As we wrote earlier this month in our recap of the unprecedented decline in labor demand across the U.S. in March, we rarely look at LinkUp’s sponsored jobs as a source of precise insight into labor demand across the economy because the data is extremely noisy. To attract candidates and fill job openings, especially in a competitive job market like we were seeing pre-COVID-19, companies do all kinds of things with their advertising budgets, sponsored job listings, and recruitment advertising campaigns to maximize exposure, increase candidate flow, and fill job reqs.
The entire recruitment advertising ecosystem is also based around maximizing exposure through a variety of strategies and techniques such as location enhancement, SEO optimization, job duplication, and rampant syndication to hundreds and even thousands of sites which also then syndicate the same sponsored jobs even further and so on and so on.
As a result, sponsored jobs (and especially any data provider or data solution built on jobs sourced from job boards) are a horrible source of data for accurate, granular insights into labor demand at a company, sector, geographic, and even macro level. That is why LinkUp’s job market data solutions are based solely on the millions of organic, non-sponsored, non-advertised job listings that we index every day directly from company and employers websites around the world.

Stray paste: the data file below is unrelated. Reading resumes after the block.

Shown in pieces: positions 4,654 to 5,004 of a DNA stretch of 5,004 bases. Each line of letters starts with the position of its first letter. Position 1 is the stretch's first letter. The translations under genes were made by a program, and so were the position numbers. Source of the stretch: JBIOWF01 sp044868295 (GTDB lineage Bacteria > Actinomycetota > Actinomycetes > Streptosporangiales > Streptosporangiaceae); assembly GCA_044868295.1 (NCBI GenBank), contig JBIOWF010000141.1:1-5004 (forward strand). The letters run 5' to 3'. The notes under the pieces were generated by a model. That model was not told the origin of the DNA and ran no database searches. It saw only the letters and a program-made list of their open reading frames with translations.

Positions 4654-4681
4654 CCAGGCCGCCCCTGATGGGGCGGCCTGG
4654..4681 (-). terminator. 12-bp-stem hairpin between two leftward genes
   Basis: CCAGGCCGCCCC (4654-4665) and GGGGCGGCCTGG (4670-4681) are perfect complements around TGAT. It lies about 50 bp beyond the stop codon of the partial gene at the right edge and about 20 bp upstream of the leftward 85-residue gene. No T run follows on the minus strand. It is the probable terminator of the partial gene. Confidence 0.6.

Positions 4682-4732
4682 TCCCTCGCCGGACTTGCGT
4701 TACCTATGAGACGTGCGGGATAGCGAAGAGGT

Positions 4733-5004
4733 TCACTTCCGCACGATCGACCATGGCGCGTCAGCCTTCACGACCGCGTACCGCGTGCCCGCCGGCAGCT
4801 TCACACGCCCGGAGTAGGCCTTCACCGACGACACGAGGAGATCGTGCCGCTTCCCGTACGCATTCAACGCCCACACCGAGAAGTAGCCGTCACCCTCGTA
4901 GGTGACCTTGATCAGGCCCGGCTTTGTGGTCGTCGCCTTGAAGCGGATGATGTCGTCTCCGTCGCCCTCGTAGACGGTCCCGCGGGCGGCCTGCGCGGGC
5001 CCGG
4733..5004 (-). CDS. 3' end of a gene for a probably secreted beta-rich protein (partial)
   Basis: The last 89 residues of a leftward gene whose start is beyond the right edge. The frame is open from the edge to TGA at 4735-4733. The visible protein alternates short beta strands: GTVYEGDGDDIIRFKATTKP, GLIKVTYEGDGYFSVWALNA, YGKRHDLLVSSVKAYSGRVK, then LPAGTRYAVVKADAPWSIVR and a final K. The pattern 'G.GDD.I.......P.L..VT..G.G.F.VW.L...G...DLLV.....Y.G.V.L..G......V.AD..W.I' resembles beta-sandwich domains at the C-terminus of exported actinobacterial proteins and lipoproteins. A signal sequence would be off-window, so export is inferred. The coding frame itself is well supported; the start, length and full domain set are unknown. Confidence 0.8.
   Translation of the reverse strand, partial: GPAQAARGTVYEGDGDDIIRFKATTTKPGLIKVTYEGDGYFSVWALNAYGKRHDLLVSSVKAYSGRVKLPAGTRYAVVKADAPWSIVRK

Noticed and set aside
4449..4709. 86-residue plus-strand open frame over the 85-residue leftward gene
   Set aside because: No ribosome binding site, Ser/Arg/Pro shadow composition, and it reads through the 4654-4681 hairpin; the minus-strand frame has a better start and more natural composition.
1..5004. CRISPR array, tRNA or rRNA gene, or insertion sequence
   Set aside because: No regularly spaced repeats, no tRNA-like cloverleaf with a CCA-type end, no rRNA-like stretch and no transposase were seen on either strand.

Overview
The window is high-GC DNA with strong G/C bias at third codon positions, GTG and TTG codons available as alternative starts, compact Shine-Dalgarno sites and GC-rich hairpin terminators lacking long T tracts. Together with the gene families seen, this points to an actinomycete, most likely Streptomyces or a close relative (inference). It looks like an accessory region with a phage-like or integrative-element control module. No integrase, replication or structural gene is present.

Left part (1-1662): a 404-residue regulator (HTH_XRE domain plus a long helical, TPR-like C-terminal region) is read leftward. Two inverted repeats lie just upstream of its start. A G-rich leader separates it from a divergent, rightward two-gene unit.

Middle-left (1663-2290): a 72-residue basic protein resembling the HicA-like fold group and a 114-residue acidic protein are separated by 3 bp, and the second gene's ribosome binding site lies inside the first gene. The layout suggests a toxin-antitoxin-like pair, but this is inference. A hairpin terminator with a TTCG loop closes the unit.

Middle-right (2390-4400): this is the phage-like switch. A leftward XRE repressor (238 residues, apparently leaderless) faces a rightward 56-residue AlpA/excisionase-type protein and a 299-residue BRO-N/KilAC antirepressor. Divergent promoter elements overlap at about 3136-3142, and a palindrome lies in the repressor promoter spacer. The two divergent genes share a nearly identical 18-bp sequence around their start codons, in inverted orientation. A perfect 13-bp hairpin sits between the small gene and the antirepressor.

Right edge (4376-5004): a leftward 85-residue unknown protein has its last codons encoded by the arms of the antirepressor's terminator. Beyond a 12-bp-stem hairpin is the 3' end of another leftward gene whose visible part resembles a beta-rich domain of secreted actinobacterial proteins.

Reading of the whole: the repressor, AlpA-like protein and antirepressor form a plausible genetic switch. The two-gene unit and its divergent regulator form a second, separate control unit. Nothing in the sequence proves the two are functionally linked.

But in the current crisis, the total number of job openings on LinkUp.com, both organic and sponsored, does provide an interesting window into just how severe and sudden the decline in labor demand across the U.S. has been in the past 30 days. Again, we do not include this data in any of our data solutions, but we will occasionally post the graphs of the data here on our blog just for informational purposes.
The graph below includes the total number of job openings each day from January 1st through April 11th for the past 3 years on just our own job search engine, LinkUp.com. The data includes both organic job listings (all of the current, unique, and active job openings indexed ONLY from company and employer websites the prior night) and sponsored jobs from the employers that are currently advertising their job openings with LinkUp.
Since March 16th, when there were 4.33 million job openings on LinkUp.com, total job openings on our job search engine have dropped 25% to 3.26 million jobs. Keep in mind, that net decline of over 1 million job openings includes employers that have added job openings during that period – grocery stores, drug stores, fast food chains, UPS, Fedex, Target, Walmart, etc.
With the bottom not yet in sight, let alone the recovery, we’ll continue to monitor this along with dozens of other data points from our job market data and keep posting the information here.